Teenagers to get lie-in in trial bid to boost GCSE grades
Teenagers across the UK are to be allowed a lie-in before school to see if more sleep can help them get better GCSE grades.
A hundred schools are being invited to take part in the research, designed to test the theory that restoring natural sleep patterns to 14 to 16-year-olds will improve their academic performance.
Dr Paul Kelley, one of the study leaders from Oxford University's Sleep and Circadian Institute, expects that it will. He passionately believes that ignoring the body's internal clock mechanism has led to physical and mental illness and poor quality of life in modern societies around the world.
The 24-hour sleep-wake cycle of circadian rhythms is driven by exposure to light entering the eyes and, via a non-visual pathway to the brain, regulates a host of biological mechanisms and genes.
To what extent this affects health is not fully understood but according to Dr Kelley the impact of disrupting natural sleep patterns is enormous.
What is more, the patterns change at different ages - meaning that teenagers should start and end the day later than either young children or middle aged adults.
Speaking at the British Science Festival, taking place at the University of Bradford, Dr Kelley said: "We can't change our 24 hour rhythms. You can't learn to get up at a particular time.
" By the time you are 20, 19 or 18 you're getting up and going to sleep up to three hours later. It's natural and uncontrollable in the sense that you cannot change it."
Ignoring this change in sleep pattern was associated with "hugely damaging impacts on all the body's systems" that could affect performance, long-term memory, weight gain, mood, blood pressure, and might even increase the risk of diabetes and schizophrenia.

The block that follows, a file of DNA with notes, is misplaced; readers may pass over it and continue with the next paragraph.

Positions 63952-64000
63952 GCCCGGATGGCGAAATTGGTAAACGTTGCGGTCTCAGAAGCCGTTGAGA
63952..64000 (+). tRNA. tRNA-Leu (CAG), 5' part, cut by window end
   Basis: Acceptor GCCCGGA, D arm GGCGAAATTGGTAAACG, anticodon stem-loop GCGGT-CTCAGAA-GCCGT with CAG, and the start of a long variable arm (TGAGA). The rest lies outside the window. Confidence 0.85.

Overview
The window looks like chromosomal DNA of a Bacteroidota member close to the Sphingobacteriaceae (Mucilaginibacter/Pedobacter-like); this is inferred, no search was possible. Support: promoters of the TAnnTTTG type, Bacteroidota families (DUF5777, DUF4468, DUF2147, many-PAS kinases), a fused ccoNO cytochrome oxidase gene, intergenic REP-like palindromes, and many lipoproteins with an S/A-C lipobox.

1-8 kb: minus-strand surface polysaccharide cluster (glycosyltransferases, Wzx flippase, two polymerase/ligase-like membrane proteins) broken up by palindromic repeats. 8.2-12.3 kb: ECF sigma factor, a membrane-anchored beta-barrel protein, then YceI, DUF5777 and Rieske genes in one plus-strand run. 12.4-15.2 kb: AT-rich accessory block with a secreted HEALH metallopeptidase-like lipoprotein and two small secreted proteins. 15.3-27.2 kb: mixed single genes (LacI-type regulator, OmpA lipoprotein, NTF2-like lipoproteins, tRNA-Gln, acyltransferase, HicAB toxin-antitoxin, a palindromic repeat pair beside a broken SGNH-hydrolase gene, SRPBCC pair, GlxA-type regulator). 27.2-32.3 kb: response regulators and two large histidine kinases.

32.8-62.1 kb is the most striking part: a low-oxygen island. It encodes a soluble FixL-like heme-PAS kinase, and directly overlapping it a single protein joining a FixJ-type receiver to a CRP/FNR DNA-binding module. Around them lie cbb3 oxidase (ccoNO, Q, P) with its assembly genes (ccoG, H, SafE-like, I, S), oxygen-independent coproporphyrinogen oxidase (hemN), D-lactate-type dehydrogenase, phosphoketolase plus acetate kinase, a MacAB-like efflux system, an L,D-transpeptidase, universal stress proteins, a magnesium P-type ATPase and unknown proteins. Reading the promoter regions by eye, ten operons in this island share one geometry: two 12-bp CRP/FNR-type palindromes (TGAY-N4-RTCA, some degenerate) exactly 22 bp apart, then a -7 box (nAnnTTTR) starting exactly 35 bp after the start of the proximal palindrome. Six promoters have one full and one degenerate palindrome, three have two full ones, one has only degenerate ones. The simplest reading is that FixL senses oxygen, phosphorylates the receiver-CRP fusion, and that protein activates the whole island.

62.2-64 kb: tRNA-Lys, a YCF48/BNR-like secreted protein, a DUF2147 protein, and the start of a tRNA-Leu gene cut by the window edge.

Dr Kelley believes it is no accident that 70% of mental illnesses start between the ages of around 11 and 24.
He added: "Sleep deprivation is a torture. Thirty days without sleep and you die. It has about the same effect as not eating."
One research group had shown that getting less than six hours sleep a night altered the activity of more than 700 genes.
The teenage sleep study, funded by the Wellcome Trust, will compare a group of children starting school at the normal time - on average around 8.30 to 9am - with another beginning lessons at 10am.
"The science of it says they will perform better," said Dr Kelley. "They will sleep more, they'll have less stress and anxiety, and a lower rate of drug up-take both legal and illegal. I can't predict how much it will improve their GCSE results but I would put money on it being a statistically significant positive change."
Later class times were also expected to lead to improvements in family life and would help parents making the school run, allowing them to drive on less congested roads.
Raising public awareness of the importance of circadian rhythms had the potential to benefit people all over the world including "whole generations of children", Dr Kelley maintained.
He added: "The opportunities are fantastic .. we have the opportunity to do something that will benefit millions, billions of people on Earth."